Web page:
It will be six years before the world is vaccinated against COVID-19: experts

It will take six years to vaccinate enough of the world’s population to reduce the threat of COVID-19, but public health experts say vaccines are no silver bullet and hygiene measures and masks will be part of life for years to come.

Infectious diseases expert Associate Professor Sanjaya Senanayake said the SARS-Cov-2 virus could eventually become another seasonal cold or flu-like virus, but there were some major obstacles to that, including the global vaccine rollout.

Associate Professor Sanjaya Senanayake, Professor Mary-Louise McLaws, and Professor Robert Booy discussed the vaccine rollout at the National Press Club on Wednesday.Credit:Alex Ellinghausen

“Only about 70 nations have started to vaccinate their populations, and at the current rate of vaccination, it is estimated we won’t reach global coverage of 75 per cent with vaccines for about six years – not one or two years, but six years,” he said.

“In addition, Oxfam has said that by the end of this year, there will be 70 poorer nations where only one in 10 people have been vaccinated.”

Professor Robert Booy, Professor Mary-Louise McLaws and Associate Professor Senanayake spoke at the National Press Club on Wednesday about the coming vaccine rollout challenges as more countries begin vaccinating their communities.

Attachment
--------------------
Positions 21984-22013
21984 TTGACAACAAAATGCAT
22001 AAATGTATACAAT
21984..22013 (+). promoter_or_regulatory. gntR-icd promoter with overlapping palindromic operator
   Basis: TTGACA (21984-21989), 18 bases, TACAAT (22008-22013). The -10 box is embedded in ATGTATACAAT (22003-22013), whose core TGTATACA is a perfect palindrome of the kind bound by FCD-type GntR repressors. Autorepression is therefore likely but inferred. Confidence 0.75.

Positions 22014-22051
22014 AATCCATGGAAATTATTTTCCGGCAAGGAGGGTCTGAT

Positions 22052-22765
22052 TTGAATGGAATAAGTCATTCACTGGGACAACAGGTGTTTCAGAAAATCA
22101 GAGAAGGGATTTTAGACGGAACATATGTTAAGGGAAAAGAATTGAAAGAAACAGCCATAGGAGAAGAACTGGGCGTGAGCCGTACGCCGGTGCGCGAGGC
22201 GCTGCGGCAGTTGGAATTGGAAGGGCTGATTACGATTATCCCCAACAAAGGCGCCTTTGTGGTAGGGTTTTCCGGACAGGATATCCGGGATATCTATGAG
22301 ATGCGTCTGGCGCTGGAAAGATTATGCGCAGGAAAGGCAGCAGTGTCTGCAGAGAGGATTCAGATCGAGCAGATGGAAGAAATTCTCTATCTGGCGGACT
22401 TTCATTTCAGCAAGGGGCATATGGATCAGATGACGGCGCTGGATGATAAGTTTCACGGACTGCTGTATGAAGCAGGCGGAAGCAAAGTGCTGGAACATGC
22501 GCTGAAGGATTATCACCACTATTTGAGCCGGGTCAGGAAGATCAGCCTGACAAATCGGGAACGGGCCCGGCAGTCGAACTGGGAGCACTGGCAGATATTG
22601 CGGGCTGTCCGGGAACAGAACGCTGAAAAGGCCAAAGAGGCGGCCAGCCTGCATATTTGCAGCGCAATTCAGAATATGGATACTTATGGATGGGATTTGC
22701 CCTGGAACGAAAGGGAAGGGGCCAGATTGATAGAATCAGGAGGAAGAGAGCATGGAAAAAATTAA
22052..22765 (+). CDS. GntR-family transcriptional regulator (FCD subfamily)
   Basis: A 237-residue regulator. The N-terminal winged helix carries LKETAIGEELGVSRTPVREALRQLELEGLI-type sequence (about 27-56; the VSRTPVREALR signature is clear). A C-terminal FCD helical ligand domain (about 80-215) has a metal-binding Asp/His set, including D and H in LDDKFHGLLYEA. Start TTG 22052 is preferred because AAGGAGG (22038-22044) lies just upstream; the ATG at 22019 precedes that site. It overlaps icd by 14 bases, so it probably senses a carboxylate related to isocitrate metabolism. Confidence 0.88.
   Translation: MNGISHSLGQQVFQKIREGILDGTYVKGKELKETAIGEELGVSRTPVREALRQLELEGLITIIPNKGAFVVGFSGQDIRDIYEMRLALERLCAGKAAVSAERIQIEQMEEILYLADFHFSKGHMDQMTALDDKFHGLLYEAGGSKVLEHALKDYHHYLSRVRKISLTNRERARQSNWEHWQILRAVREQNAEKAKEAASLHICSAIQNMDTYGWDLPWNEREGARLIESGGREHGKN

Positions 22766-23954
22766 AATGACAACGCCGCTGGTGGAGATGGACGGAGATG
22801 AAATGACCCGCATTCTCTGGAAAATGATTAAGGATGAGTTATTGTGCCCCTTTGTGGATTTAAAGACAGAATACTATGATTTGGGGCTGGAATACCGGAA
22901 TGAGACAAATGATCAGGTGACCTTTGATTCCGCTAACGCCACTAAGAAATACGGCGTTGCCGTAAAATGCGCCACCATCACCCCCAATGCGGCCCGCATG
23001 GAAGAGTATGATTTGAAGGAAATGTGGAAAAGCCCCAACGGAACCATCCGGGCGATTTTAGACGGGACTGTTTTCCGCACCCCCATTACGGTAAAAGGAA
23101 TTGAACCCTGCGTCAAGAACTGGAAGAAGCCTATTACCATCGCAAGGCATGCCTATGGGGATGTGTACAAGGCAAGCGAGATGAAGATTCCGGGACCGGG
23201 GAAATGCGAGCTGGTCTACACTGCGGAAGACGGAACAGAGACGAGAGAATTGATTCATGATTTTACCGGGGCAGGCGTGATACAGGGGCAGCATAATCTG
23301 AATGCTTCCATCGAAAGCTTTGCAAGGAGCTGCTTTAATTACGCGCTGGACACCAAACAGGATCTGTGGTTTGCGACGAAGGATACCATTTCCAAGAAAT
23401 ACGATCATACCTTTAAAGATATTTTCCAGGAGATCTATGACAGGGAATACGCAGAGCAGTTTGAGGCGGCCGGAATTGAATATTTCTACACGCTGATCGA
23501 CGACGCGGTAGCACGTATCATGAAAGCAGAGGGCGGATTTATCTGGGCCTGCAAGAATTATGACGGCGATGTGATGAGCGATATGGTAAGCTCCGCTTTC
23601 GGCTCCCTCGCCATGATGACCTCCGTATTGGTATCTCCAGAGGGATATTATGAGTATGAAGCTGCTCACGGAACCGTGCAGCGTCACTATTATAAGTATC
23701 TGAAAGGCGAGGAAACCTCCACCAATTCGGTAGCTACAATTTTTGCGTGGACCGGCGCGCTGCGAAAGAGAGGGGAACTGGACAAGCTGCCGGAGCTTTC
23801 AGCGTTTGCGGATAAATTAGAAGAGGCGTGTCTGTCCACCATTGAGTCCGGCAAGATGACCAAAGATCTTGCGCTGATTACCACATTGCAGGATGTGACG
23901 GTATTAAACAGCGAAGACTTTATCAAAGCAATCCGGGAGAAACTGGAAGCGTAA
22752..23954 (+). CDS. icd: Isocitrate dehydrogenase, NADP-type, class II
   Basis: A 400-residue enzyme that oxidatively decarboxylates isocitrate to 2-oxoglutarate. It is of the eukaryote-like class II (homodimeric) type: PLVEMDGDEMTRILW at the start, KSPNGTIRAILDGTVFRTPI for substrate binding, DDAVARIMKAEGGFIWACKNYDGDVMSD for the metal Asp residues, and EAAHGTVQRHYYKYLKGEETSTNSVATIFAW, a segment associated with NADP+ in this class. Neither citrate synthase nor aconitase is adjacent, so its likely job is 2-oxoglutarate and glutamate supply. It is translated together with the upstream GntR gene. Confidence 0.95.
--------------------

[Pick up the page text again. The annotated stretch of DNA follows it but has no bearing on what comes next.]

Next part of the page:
The experts said it was important for everyone to get vaccinated.Credit:Alex Ellinghausen

“Personally, I think healthy older people would benefit, but stronger responses are given to the Pfizer vaccine, and we’re aiming to give particularly people with lots of comorbidities, and lots of
illnesses who are older, that vaccine.”

Professor McLaws stressed the AstraZeneca vaccine was “very safe” and would help protect people from severe infection.

But the vaccine rollout will be complex. Professor McLaws calculated that Australia will need to vaccinate between 160,000 and 190,000 people a day in order to vaccinate the majority of the population within 10 months.

“It’s an enormous undertaking, and it can be done, but I would stress to everybody in Australia that when it’s your turn to get vaccinated, get vaccinated,” she said.

Professor McLaws said Australia’s “low tech” strategies for keeping the pandemic at bay, including hand washing, social distancing and mask wearing, will continue to be important even as the population gets vaccinated.

“This vaccine is not a silver bullet,” she said.

“I’d remind everybody when they do have their injection – don’t rush out and take your mask off if you’re asked to wear it. Be COVID-safe.”

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